The author of the health best-sellers “Brain Longevity” and “Meditation as Medicine,” Dr. Khalsa notes, “The four pillars of a neuro-protective lifestyle include low-fat diet replete with brain-nurturing foods, daily physical and mental exercise, stress management (notably certain types of yoga and meditation), nutritional supplementation, and in some cases, pharmaceutical drugs.” Adequate sleep and a healthy environment also enhance and protect cognitive function, and regular sexual activity is another effective (and blissful) brain booster. “Sexual activity helps reduce stress, which promotes better brain health,” says Dr. Khalsa.

In case you’re wondering about the differences between cognitive conditions, here are the facts. According to Dr. Khalsa, “The main symptoms of early AD are: short-term memory loss, judgment impairment, personality disturbances, some form of other neurological difficulty (language, a problem with motor activity, a problem with sensation, or difficulty performing executive functions), and some loss of long-term memory.” (4.5 million Americans are afflicted with AD.)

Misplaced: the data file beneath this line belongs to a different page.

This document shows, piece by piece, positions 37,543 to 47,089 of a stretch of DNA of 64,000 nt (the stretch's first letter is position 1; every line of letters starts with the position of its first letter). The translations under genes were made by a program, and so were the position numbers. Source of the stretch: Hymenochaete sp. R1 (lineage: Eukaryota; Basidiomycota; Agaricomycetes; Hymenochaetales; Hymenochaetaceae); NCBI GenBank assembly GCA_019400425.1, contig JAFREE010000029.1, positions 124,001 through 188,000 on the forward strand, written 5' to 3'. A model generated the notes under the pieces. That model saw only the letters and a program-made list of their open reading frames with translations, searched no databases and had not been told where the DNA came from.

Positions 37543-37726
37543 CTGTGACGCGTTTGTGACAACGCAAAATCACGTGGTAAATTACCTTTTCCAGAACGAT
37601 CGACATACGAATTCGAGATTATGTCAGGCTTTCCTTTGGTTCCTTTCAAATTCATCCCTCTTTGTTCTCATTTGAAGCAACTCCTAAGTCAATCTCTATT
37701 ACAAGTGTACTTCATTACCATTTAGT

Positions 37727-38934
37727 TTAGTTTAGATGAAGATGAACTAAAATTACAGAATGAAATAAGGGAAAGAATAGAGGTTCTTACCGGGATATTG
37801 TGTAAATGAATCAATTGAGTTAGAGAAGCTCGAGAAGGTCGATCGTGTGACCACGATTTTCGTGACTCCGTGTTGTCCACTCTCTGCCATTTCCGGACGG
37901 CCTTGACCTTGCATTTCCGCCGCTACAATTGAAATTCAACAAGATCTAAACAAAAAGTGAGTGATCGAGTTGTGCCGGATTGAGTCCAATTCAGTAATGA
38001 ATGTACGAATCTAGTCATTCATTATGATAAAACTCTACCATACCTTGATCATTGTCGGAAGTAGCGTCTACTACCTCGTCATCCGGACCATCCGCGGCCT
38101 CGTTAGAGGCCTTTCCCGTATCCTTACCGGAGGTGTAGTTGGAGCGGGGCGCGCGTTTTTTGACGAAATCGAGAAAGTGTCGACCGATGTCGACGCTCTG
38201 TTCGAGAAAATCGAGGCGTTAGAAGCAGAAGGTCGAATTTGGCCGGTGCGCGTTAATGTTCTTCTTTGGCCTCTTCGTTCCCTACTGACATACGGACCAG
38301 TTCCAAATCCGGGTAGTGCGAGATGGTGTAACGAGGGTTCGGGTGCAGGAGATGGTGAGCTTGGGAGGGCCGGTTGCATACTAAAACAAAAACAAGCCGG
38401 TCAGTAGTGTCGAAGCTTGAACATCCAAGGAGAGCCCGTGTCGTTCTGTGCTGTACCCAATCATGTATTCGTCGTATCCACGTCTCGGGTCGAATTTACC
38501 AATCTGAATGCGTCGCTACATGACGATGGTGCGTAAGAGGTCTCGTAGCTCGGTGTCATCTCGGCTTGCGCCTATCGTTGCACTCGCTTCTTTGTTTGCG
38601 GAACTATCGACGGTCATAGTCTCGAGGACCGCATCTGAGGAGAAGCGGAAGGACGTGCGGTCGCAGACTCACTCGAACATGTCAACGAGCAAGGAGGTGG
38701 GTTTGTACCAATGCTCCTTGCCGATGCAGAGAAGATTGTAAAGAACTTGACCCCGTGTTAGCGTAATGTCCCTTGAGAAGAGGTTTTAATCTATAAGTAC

Senile dementia is progressive decline in cognitive function due to damage or disease in the brain beyond what occurs from normal aging. Particularly affected areas often include attention, language, memory and problem solving. In its later stages, patients may not know who they are, what day, week, month or year it is, or where they are.

MCI involves impairment of areas of the brain that process memory and language, and maintain attention and focus. Symptoms of MCI are far less severe than the profound memory impairment, loss of reasoning skills, and personality changes that accompany Alzheimer’s disease. While memory and cognition are impaired, these deficits are not severe enough to be considered dementia. Approximately 70% of patients with MCI develop Alzheimer’s disease within 10 years. Generally, MCI patients demonstrate the same risk factors as Alzheimer’s disease patients. Nearly 8 million Americans suffer from MCI.